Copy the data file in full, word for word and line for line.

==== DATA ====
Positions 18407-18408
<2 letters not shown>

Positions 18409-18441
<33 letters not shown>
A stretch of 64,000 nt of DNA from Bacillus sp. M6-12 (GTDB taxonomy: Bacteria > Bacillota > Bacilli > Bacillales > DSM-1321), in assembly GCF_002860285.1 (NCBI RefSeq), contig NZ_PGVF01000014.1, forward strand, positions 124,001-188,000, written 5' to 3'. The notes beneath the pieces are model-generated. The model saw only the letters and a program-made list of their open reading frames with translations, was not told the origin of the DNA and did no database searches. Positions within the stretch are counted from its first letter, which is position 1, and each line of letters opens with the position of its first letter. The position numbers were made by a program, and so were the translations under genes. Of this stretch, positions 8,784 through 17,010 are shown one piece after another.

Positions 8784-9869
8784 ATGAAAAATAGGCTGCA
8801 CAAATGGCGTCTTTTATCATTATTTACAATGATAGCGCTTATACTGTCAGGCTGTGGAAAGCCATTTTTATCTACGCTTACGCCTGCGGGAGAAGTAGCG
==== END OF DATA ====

Positions 18407-18408
<2 letters not shown>

Positions 18409-18441
<33 letters not shown>
A stretch of 64,000 nt of DNA from Bacillus sp. M6-12 (GTDB taxonomy: Bacteria > Bacillota > Bacilli > Bacillales > DSM-1321), in assembly GCF_002860285.1 (NCBI RefSeq), contig NZ_PGVF01000014.1, forward strand, positions 124,001-188,000, written 5' to 3'. The notes beneath the pieces are model-generated. The model saw only the letters and a program-made list of their open reading frames with translations, was not told the origin of the DNA and did no database searches. Positions within the stretch are counted from its first letter, which is position 1, and each line of letters opens with the position of its first letter. The position numbers were made by a program, and so were the translations under genes. Of this stretch, positions 8,784 through 17,010 are shown one piece after another.

Positions 8784-9869
8784 ATGAAAAATAGGCTGCA
8801 CAAATGGCGTCTTTTATCATTATTTACAATGATAGCGCTTATACTGTCAGGCTGTGGAAAGCCATTTTTATCTACGCTTACGCCTGCGGGAGAAGTAGCG